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Helene Schjerfbeck

(Finland, 1862-1946)
Helene Schjerfbeck
(Finland, 1862-1946)

Helene Schjerfbeck, "Twinflowers".

Not signed. Executed in 1886. Oil on canvas 20x35 cm.

Wear due to age and use.


Family of the artist, Sjundby Manor.


"Helene Schjerfbeck", Tammisaari museum 1984, no.27.
"Helene Schjerfbeck", Kunstnernes Hus, Oslo, 1988, no.20.
"Helene Schjerfbeck", Gothenburg Museum of Art, 2.12.1987-21.2.1988, no.20.
"Helene Schjerfbeck", Prins Eugens Waldemarsudde, Stockholm 1987.
"To malerinner", Modums Blaafarveverk, 23.5.-30.9.1998.
"Drommen om en have", Blaafarveverket, 13.5.-24.9.2017.


H.Ahtela, "Helena Schjerfbeck", Helsinki, 1953, no.160.
"Helene Schjerfbeck", ed. Leena Ahtola-Moorhouse, Ateneum, 1992, no 101, illustrated on p.130.
"Helene Schjerfbeck-150 years", ed. Leena Ahtola-Moorhouse, Ateneum art museum, 2012, no 144, illustrated on p.128.

More information

The mid-1880s were a turbulent time for Helene Schjerfbeck. In 1883 she participated for the first time in the Paris Salon with the work 'Fete Juive'. She shared a studio in Paris with Maria Wiik and tried out new painterly expressions in paintings such as 'Shadow on the Wall' and 'The Child's Neck'. That same year she met an English artist, whose identity is still unknown, and became engaged to him. The following year she also participated in the Paris Salon, this time with the canvas 'Funeral Procession in Brittany' (1984), which received poor reviews in her home country. Her artist friend Helena Westermarck, among others, objected in 'Finsk Tidskrift' to the painting's poor colour composition, but at the same time was careful to highlight Schjerfbeck's great talent.

Scherfbeck spent the summer of 1884 at Sjundby Manor in Siuntio, which was owned by her aunt's husband, Tomas A. Adlercreutz. At the farm, she spent a lot of time with her cousins, who often acted as models. The farm became an important place for Schjerfbeck, to which she often returned. The forest hill near the farm served as a playground for the children, and it also became a favourite place for Schjerfbeck to paint. Twinflowers grew here, and the place was particularly suitable for painting small-scale close-up studies of flowers.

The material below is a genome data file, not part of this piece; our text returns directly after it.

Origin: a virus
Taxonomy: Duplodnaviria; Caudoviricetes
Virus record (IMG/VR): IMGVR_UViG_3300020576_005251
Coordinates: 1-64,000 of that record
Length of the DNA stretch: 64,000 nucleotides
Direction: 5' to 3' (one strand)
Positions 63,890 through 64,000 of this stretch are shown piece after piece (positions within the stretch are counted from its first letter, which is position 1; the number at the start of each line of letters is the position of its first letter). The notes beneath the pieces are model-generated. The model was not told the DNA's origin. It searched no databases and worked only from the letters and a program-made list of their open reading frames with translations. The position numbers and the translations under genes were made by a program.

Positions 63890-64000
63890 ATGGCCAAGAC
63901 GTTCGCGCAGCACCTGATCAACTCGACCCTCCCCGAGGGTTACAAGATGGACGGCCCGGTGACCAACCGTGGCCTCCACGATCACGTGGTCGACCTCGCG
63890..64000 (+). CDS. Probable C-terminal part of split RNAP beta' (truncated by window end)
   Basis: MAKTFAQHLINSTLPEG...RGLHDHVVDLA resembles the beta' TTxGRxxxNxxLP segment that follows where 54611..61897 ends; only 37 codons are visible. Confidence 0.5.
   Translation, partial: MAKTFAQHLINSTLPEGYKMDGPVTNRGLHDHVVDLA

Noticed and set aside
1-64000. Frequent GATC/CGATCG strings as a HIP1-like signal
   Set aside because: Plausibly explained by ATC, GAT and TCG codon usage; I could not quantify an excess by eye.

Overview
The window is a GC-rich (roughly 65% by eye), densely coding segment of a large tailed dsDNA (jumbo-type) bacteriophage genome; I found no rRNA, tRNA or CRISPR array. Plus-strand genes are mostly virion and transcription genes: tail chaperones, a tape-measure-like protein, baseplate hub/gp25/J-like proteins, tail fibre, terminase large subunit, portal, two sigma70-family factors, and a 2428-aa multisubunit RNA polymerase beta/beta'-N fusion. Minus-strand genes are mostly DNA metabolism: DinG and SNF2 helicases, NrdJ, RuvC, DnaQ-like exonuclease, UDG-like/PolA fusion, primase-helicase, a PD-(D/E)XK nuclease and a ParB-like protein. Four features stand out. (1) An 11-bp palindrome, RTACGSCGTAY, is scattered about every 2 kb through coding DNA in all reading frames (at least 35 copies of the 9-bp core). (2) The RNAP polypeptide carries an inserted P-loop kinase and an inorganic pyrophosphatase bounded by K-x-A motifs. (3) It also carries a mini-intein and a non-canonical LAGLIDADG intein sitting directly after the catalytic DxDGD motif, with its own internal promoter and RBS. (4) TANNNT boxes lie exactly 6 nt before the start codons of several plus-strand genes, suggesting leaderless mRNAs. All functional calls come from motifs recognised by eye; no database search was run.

The following years were characterised by difficult trials for the young artist. She participated in a large-scale exhibition of Finnish art, organised by the Senate in the House of Lords, with no less than six works, but the reception was very poor. Only Maria Wiik received an honourable mention; otherwise, the critics resented the tendency of female artists to uncritically embrace new trends in art. To make matters worse, her fiancé broke off the engagement at the same time, as his relatives feared that Helene's hip injury, caused by a childhood fall, was due to tuberculosis. Helene Schjerfbeck remained unmarried, which probably took its toll on her, and she seems to have particularly mourned the fact that she was childless.

"Twinflowers", created in 1886, is clearly inspired by French impressionist plein-air painting. The delicate yet vibrant flowers are beautifully illuminated by the light, set against a misty forest background. Three tree trunks, shaded in grey and leaning in the distance, complete the composition. Schjerfbeck's sensitivity and soulful expression are evident in this work. As with many of her paintings, "Twinflowers" offers a glimpse into the artist's inner life, making it a truly captivating piece.

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